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Introduction
Personal Safety
Anatomy of
a PWC
Legal Requirements
Operating A PWC
Navigational Rules
Accident Prevention & Rescue
PWC Exam

Acknowledgments
& Links

 

 

 

 

 

 

 

 

 

 

 

 

 

 

Did You Know?

The stand-on vessel in the diagrams is the privileged vessel and has the "right of way." It must hold its course and speed unless it is necessary to change in order to avoid a collision. The give-way vessel must yield to the stand-on vessel and pass using the rules above.

 


Objectives

You will learn:

Basic navigational "rules of the road"

Navigational aids

Navigational Rules and Aids

Navigational Rules

Driving a PWC in some ways is similar to driving a vehicle because there are rules of the road on the water and signs to obey. Operating a PWC is different from driving a car or motorcycle because there are no familar lane lines on the water or brakes on your PWC to aid in maneuvering. Crossing and right of way rules, basic rules of the road and navigational aids are all important parts of safely navigating on the water.

Navigational Rules

Meeting head-on

When two boats meet head-on, each must keep to the right (starboard).

Crossing

When crossing, the boat to the right has the right-of-way, just like a car at an intersection, and is the stand-on vessel. The stand-on vessel continues on a consistent course and speed. The give-way vessel should slow and turn to starboard if necessary, and carefully pass the stand-on vessel astern.

Overtaking another boat

When you overtake another boat from behind (the stern), you are the give-way vessel. The boat being overtaken should hold course and speed. Pass with care on the right or left of the stand-on vessel.

Right-of-way

Other boats, such as commercial fishing boats, deep-draft ships, sailboats, or other non-motorized vessels have less maneuverability and, therefore, have the right-of-way over PWC.

PWC Rules of the Road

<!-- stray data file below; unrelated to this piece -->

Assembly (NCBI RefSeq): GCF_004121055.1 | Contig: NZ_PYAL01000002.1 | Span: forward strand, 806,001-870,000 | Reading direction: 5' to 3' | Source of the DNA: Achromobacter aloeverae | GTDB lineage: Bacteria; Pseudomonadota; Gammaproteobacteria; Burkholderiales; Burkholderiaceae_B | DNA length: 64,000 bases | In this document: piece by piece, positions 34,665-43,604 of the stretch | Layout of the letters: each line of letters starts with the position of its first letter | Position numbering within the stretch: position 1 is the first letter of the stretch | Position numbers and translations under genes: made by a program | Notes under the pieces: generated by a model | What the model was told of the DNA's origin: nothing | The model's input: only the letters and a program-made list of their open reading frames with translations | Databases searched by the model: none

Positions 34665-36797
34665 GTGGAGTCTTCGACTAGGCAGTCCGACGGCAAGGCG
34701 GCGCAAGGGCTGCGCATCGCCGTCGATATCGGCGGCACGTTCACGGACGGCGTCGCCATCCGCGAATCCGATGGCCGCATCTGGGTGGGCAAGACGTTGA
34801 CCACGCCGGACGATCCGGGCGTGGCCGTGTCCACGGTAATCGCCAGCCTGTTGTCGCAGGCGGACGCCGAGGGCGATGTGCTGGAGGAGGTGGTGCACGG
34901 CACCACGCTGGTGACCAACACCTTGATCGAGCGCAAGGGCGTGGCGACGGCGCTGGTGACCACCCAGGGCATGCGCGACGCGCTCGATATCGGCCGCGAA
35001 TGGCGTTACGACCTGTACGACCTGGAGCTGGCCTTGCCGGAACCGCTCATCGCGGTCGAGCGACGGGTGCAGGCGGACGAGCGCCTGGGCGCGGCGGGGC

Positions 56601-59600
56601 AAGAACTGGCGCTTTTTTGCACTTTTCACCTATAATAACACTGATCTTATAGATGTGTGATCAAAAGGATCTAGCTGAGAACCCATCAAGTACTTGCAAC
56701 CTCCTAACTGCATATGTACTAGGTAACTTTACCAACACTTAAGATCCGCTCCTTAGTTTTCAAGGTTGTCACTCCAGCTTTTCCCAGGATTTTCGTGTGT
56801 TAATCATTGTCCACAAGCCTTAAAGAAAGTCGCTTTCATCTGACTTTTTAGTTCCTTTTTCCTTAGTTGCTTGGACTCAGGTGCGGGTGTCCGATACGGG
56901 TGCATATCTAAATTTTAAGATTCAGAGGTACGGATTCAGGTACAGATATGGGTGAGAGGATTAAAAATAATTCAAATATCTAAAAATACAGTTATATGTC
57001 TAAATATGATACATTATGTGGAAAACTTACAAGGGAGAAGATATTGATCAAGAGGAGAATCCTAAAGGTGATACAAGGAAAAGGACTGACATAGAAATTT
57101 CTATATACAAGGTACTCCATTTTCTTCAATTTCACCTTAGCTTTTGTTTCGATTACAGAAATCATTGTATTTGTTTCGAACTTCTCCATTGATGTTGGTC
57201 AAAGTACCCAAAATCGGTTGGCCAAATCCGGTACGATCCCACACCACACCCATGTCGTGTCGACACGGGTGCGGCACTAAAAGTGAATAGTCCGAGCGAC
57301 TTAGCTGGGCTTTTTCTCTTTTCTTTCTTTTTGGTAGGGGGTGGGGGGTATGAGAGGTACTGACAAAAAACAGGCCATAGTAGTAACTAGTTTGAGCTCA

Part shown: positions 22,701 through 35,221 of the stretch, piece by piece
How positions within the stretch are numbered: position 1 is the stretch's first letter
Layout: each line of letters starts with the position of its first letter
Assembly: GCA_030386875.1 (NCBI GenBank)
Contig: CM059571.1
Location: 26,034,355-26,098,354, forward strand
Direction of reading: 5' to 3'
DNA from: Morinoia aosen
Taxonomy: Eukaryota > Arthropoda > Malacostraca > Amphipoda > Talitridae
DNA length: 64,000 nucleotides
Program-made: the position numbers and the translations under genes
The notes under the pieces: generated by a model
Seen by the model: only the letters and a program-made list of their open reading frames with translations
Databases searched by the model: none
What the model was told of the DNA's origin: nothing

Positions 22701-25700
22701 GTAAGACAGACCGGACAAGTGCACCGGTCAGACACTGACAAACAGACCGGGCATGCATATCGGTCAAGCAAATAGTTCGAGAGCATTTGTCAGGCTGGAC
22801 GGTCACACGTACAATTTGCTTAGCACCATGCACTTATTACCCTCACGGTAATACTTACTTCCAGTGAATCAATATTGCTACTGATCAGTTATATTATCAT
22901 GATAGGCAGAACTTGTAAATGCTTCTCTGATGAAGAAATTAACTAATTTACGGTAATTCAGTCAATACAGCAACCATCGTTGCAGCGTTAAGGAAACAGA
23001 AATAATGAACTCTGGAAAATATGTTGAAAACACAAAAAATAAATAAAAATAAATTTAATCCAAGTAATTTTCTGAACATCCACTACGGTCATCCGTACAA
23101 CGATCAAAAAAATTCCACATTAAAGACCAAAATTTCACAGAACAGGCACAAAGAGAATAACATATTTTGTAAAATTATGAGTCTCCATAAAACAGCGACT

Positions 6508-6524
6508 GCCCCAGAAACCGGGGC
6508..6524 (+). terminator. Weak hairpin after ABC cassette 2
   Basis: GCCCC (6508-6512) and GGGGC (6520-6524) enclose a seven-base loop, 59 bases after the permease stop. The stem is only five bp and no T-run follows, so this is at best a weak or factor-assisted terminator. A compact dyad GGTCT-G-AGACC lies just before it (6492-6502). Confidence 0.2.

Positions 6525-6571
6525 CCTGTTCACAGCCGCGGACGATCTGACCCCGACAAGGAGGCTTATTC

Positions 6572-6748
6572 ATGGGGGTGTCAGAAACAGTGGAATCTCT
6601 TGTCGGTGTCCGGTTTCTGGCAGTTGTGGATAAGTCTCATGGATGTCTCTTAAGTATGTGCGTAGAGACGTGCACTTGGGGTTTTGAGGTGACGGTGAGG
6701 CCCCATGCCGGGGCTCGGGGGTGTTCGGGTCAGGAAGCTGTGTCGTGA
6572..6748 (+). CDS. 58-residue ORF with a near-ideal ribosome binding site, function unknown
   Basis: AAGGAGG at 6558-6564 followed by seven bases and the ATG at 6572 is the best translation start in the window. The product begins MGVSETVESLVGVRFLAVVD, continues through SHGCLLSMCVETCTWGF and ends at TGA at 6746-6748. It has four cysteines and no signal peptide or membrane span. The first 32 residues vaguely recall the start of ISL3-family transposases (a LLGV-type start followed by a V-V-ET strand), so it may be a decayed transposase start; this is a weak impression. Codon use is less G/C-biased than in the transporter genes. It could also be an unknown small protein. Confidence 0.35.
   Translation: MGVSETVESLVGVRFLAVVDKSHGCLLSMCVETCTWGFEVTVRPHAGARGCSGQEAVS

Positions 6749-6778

Follow the basic rules of the road except when it is necessary to depart from them to avoid a collision.

  • Avoid ship channels when possible. Cross quickly when it is unavoidable.

  • Always watch for other boat traffic. Realize that you are smaller than most boats on the water and may be difficult to see.

  • Know that five or more whistle blasts mean danger or emergency.

  • Know the potential hazards and high traffic areas where you are operating the PWC. Referring to a chart or using other local resources can help you learn about your area.

  • Keep a safe distance between your PWC and other boats.

  • Sailboats not under power and other boats such as paddle craft have the right-of-way.

Navigational Aids

Buoys, the primary waterway marking system, have distinctive shapes, numbers, lights, and sounds to guide boaters on a safe course. There may be other signs and markers showing rules and regulations that are set by local authorities.

Signs also control speed. When operating a PWC, the most important signs to recognize are the ones that read "NO WAKE" and "5 MPH." These signs must be obeyed by ALL boaters.

Lateral markers and safe water aids also mark channels. When returning to dock, solid green marks the left side of the channel, red the right side, and red-striped the middle.

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